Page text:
This is from just a few days ago. I like the segment because he states that the symptoms do become serious and perplexing if Lyme is undiagnosed for months/years. He doesn't perpetuate the myth that "Lyme is hard to get, easy to diagnose."
The segment is largely based on preventing Lyme disease, which I think he does successfully by making clear that you are at risk regardless of your location, that it is easy to miss the tick, and that you could get very sick from this.
He avoids the topic of treatment, which I honestly find refreshing as that is often what gets the extremist from either side up in arms. He suggests that people may be walking around with Lyme disease and not know it, an opinion I have in common with him!
I'm really thankful that this is getting attention. I live just north of Atlanta, Ga in the suburbs and yes we have deer in our yards. I was bitten 3 yrs ago this July. A small tick was on my forehead and was so small that I thought it was a mole. After scratching it off in about 4 or 5 days..I got the "bulls-eye". Within a short time..went to the doc and told him my experience. Was immediately tested for Lyme and given 2 weeks of antibiotics. Then started having severe joint pain in my legs and my neck became so stiff and painful that I couldn't turn it. Couldn't move my arms over my head and was just so tired and hurt all over...severe joint pains.. Couldn't even bend over to pick something off the floor. Went back to the doc several more times and about 6 weeks of antibiotics. As I finished the antibiotics...all pain came back. Doc said I had several bands on the Lyme test which tested a false positive...whatever that means..I was getting worse by the day..
Went to a rheumatologist and was immediately diagnosed with PMR which is a form of rheumatism. Was on prednisone for 2yrs and felt somewhat normal....after my ced rate dropped to normal...came off meds. Finally I feel good with no joint pain...but do have the fatigue... Can't tell me that wasn't LYME?
Glad you are feeling better, but sorry to hear you are still fatigued. At some point if it doesn't resolve, you may want to consult an LLMD to confirm that your previous treatment was enough to kick the infection. Lyme can take longer to cure than many MDs are willing to treat, esp. MDs in certain specialties such as rheumatology.
Also consider that 2 years of steroids (prednisone) would have suppressed your immune system rather than kill the bacteria, so that's something to keep in mind also.
I'm not medically trained, so don't rely on what I say, but thought I'd mention it.
Again, welcome, and glad you are feeling better overall.
But I thought there was no Lyme in Georgia? (Just kidding. I know that isn't true, but I bet you heard it a number of times!)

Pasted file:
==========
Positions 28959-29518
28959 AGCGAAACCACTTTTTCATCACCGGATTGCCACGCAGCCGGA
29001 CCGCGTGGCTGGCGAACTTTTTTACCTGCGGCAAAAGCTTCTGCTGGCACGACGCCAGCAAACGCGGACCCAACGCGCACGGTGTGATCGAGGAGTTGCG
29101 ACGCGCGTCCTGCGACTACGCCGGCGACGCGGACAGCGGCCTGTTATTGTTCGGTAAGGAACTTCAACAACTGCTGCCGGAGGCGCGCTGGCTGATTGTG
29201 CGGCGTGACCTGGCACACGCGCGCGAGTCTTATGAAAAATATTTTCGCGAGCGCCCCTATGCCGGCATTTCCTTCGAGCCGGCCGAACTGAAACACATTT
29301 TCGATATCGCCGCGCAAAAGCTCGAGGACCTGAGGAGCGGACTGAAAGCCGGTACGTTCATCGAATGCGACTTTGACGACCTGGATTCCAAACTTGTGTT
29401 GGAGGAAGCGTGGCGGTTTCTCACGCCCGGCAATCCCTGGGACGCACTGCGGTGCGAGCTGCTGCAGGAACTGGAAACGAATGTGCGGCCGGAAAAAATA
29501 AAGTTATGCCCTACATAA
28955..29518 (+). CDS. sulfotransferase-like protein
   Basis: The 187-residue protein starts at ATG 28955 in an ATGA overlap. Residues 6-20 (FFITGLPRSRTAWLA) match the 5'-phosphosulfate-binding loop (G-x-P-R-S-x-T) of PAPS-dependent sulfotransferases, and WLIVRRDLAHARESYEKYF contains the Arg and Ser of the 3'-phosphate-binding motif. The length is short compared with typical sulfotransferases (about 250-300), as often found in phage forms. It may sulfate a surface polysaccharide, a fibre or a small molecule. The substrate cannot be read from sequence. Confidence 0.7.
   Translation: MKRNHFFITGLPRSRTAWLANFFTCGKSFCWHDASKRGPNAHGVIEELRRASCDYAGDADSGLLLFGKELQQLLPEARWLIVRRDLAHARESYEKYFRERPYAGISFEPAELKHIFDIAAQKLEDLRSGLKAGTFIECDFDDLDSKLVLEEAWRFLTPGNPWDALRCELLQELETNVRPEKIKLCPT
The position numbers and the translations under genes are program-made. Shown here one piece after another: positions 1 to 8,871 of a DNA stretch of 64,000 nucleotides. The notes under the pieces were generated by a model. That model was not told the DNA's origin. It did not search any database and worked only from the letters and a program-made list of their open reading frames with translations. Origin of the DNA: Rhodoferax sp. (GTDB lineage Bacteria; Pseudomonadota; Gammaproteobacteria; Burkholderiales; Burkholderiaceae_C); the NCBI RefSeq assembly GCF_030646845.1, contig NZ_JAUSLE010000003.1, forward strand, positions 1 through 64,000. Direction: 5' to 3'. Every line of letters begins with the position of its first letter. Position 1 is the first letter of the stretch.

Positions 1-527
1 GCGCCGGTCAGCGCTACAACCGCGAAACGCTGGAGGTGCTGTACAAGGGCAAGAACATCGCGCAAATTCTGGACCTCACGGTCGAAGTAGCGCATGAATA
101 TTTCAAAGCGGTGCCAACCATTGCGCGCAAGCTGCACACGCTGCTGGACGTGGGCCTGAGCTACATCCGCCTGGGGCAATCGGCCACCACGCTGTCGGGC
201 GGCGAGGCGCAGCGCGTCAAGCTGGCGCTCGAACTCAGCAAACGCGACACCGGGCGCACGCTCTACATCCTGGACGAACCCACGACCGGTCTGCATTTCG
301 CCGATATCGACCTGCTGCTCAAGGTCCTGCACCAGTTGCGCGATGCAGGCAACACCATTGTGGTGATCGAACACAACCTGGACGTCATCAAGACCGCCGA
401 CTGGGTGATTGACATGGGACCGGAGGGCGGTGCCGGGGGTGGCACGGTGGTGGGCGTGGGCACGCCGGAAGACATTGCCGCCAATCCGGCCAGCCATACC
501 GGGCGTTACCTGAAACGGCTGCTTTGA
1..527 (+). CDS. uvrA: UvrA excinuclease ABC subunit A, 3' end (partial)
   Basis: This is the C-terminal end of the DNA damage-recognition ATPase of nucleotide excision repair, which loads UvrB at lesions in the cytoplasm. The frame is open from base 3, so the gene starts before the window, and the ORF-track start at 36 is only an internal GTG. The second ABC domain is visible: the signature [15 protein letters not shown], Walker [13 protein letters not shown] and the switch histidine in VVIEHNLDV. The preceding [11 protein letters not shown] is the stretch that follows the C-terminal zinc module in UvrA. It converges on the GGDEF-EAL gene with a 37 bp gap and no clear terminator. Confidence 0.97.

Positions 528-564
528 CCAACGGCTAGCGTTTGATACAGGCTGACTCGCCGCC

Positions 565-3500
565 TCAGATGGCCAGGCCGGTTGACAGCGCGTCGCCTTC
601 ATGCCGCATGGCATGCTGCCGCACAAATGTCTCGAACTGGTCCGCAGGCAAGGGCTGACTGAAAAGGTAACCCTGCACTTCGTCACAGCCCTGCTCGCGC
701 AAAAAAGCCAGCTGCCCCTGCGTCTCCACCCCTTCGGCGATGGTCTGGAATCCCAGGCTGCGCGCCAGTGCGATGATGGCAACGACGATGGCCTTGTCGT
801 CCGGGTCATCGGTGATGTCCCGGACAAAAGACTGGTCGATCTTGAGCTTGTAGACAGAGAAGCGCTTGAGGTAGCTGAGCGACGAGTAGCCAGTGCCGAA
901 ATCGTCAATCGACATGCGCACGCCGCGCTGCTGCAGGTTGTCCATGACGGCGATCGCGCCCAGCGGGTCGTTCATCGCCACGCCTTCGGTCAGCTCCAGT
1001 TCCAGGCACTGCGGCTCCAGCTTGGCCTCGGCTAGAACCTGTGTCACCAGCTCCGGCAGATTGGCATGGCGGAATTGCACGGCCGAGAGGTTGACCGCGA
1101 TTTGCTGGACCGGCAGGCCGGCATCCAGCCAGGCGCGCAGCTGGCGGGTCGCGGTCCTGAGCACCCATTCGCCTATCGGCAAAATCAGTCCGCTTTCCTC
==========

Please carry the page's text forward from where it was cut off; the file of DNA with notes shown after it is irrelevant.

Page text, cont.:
I'm glad to hear you're feeling better these days, but I ditto JackieCalifornia's concern over your prolonged use of steroids. If you were clear of your infection, then it wouldn't be an issue. But use of steroids is contradicted by Lyme disease due to the influence of steroids against the immune system.
If your fatigue doesn't let up, I'd second the advice to consult an LLMD about your situation.
This is what I read on ILADS regarding steroids and Lyme:
"More evidence has accumulated indicating the severe detrimental effects of the concurrent use of immunosuppressants including steroids in the patient with active B. burgdorferi infection. Never give steroids or any other immunosuppressant to any patient who may even remotely be suffering from Lyme, or serious, permanent damage may result, especially if given for anything greater than a short course. If immunosuppressive therapy is absolutely necessary, then potent antibiotic treatment should begin at least 48 hours prior to the immunosuppressants."
Duchess70 is correct that ILADS (Intl Lyme and Associated Disease Society) takes a strong stand (except in special circumstances) against the use of steroids in a Lyme patient.
However, please don't be too distressed by that, because although you are fatigued as you describe, it sounds like you are holding up all right. Fatigue is a common symptom for anyone with Lyme, and if that is the worst of your current symptoms, then it sounds like your body is holding up okay.
What I'm saying is: don't panic at having taken steroids. When I am not feeling well and Lyme & Co. are having their way with me, I often feel quite vulnerable and fragile, and hearing that I have taken medications that could seriously harm would frighten and upset me when I am feeling so fragile.
Maybe you're a lot tougher than I am, tho. :) Everyone is different, and the steroids may not have harmed you significantly or at all. None of us here can know.
I would urge you, tho, to find an LLMD (an MD who specializes in Lyme treatment, whether an internist, an infectious disease MD, a GP, etc -- or a trained DO, etc.) and have an evaluation. It can't hurt, and I would do it if I were in your situation.
The infectious disease MDs and rheumatologists long ago staked out Lyme as their territory, and they have not really updated their understanding of or approach to Lyme and other tick diseases for a long time. Their position is generally that Lyme+ is hard to get and easy to cure. I imagine there are some exceptions to that rule of thumb, but if you need help locating an LLMD, let us know.
(And if you see an LLMD, take copies of your old test results if you can, but be careful about telling your previous MDs you are going to see an LLMD -- I have had MDs tell me to, in effect, not come back because I am also seeing an LLMD. So-called mainstream MDs often view LLMDs as quacks and want nothing to do with patients who see LLMDs, I assume for liability reasons.)
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